International humanitarian law is a set of rules which seek, for humanitarian reasons, to limit the effects of armed conflict. It protects longer participating in the hostilities and restricts the means and methods of warfare. The law is also known as the law of war or the law of armed conflict and it is part of the international law, which is the body of rules governing relations between States.

International law is contained in agreements between States, treaties or conventions, in customary rules, which consist of State practice considered by them as legally binding, and in general principles. International humanitarian law applies to armed conflicts. It does not regulate whether a State may actually use force; this is governed by an important, but distinct, part of international law set out in the United Nations Charter.

International humanitarian law is rooted in the rules of ancient civilizations and religions; warfare has always been subject to certain principles and customs. Universal codification of international humanitarian law began in the nineteenth century. Since then, States have agreed to a series of practical rules, based on the bitter experience of modern warfare. These rules strike a careful balance between humanitarian concerns and the military requirements of States.

As the international community has grown, an increasing number of States have contributed to the development of those rules. International humanitarian law forms today a universal body of law.

A major part of international humanitarian law is contained in the four Geneva Conventions of 1949. Nearly every State in the world has agreed to be bound by them. The Conventions have been developed and supplemented by two further agreements: the Additional Protocols of 1977 relating to the protection of victims of armed conflicts
Other agreements prohibit the use of certain weapons and military tactics and protect certain categories of people and goods.

These agreements include:

  •     The 1954 Convention for the Protection of Cultural Property in the Event of Armed Conflict, plus its two protocols;
  •    The 1972 Biological Weapons Convention;
  •    The 1980 Conventional Weapons Convention and its five protocols;
  •    The 1993 Chemical Weapons Convention;
  •    The 1997 Ottawa Convention on anti-personnel mines;
  •    The 2000 Optional Protocol to the Convention on the Rights of the Child on the involvement of children in armed conflict.

Many provisions of international humanitarian law are now accepted as customary law, that is, as general rules by which all States are bound
International humanitarian law applies only to armed conflict; it does not cover internal tensions or disturbances such as isolated acts of violence. The law applies only once a conflict has begun, and then equally to all sides regardless of who started the fighting. International humanitarian law distinguishes between international and non-international armed conflict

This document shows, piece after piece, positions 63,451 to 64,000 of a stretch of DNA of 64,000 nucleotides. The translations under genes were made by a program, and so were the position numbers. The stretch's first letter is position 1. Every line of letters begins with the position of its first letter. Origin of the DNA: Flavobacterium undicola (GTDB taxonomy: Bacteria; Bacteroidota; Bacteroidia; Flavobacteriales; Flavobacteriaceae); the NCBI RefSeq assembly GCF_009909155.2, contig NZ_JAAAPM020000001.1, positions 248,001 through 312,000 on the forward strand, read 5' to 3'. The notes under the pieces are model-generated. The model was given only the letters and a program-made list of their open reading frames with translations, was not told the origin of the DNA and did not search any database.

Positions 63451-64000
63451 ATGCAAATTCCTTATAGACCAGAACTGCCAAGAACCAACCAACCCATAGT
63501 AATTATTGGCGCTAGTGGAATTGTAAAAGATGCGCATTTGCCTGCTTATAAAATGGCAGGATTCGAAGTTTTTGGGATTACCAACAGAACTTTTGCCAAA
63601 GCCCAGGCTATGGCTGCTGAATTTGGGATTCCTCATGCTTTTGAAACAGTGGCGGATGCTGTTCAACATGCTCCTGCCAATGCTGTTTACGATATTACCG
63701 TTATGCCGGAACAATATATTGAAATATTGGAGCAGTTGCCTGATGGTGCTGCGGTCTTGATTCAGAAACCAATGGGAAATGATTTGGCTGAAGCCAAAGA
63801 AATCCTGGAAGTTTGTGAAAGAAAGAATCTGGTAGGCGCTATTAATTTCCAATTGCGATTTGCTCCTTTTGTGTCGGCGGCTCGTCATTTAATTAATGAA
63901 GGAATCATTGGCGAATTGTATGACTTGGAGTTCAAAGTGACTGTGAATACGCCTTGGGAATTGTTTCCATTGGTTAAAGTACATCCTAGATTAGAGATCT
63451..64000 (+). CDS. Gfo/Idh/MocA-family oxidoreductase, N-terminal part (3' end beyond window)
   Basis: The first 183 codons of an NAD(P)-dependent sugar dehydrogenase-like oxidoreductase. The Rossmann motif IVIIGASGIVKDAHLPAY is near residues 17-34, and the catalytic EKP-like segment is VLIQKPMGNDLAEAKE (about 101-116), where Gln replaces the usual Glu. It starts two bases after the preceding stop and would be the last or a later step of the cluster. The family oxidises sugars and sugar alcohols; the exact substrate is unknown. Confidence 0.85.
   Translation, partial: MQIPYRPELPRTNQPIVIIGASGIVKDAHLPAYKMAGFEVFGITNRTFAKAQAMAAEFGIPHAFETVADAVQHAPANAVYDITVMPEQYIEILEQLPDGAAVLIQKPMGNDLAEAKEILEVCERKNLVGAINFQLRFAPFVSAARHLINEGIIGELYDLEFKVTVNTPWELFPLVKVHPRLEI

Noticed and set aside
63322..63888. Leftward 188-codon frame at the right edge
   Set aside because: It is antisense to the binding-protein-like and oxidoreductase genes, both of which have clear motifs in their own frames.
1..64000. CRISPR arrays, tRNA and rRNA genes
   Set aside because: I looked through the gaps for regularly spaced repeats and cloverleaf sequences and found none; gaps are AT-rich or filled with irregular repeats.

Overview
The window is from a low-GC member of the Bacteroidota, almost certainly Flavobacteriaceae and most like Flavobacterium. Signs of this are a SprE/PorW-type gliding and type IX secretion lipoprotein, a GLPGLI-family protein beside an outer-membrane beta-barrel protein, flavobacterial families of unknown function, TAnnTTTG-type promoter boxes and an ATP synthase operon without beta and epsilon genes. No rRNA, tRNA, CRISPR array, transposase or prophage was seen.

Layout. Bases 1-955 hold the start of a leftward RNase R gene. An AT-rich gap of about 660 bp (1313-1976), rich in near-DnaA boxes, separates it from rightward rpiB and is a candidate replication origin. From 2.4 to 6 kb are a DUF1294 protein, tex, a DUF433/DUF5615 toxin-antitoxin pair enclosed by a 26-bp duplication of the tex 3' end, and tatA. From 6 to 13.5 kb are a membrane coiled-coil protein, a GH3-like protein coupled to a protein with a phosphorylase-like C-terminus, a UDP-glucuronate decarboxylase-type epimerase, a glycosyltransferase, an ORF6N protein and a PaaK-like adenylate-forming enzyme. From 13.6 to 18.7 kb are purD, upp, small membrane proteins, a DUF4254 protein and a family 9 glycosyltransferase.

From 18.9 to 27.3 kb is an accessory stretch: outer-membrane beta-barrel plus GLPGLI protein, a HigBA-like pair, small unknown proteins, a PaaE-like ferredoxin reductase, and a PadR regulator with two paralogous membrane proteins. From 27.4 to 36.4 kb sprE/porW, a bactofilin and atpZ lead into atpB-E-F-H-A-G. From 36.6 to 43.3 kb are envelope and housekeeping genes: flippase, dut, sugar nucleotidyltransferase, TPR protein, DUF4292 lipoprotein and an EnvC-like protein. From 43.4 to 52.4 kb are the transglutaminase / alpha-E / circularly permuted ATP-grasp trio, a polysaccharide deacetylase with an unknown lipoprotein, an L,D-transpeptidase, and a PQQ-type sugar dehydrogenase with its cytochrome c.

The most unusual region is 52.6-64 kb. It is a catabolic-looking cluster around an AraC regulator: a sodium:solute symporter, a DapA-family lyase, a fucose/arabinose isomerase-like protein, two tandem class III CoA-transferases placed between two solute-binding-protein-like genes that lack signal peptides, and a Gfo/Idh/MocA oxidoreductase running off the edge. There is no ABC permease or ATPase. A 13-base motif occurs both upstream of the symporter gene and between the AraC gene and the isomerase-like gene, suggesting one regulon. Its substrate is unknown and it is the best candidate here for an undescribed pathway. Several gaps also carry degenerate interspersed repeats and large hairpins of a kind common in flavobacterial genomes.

International armed conflicts: are those in which at least two States are involved. They are subject to a wide range of rules, including those set out in the four Geneva Conventions and Additional Protocol I.

Non-international armed conflicts are those restricted to the territory of a single State, involving either regular armed forces fighting groups of armed dissidents, or armed groups fighting each other. A more limited range of rules apply to internal armed conflicts and are laid down in Article 3 common to the four Geneva Conventions as well as in Additional Protocol II.

It is important to differentiate between international humanitarian law and human rights law. While some of their rules are similar, these two bodies of law have developed separately and are contained in different treaties. In particular, human rights law – unlike international humanitarian law applies in peacetime, and many of its provisions may be suspended during an armed conflict.

International humanitarian law covers two areas:
The protection of those who are not, or no longer, taking part in fighting;! restrictions on the means of warfare – in particular weapons – and the methods of warfare, such as military tactics.
International humanitarian law protects those who do not take part in the fighting, such as civilians and medical and religious military personnel. It also protects those who have ceased to take part, such as wounded, shipwrecked and sick combatants, and prisoners of war. These categories of person are entitled to respect for their lives and for their physical and mental integrity. They also enjoy legal guarantees.

They must be protected and treated humanely in all circumstances, with no adverse distinction. More specifically: it is forbidden to kill or wound an enemy who surrenders or is unable to fight; the sick and wounded must be collected and cared for by the party in whose power they find themselves. Medical personnel, supplies, hospitals and ambulances must all be protected.

There are also detailed rules governing the conditions of detention for prisoners of war and the way in which civilians are to be treated when under the authority of an enemy power. This includes the provision of food, shelter and medical care, and the right to exchange messages with their families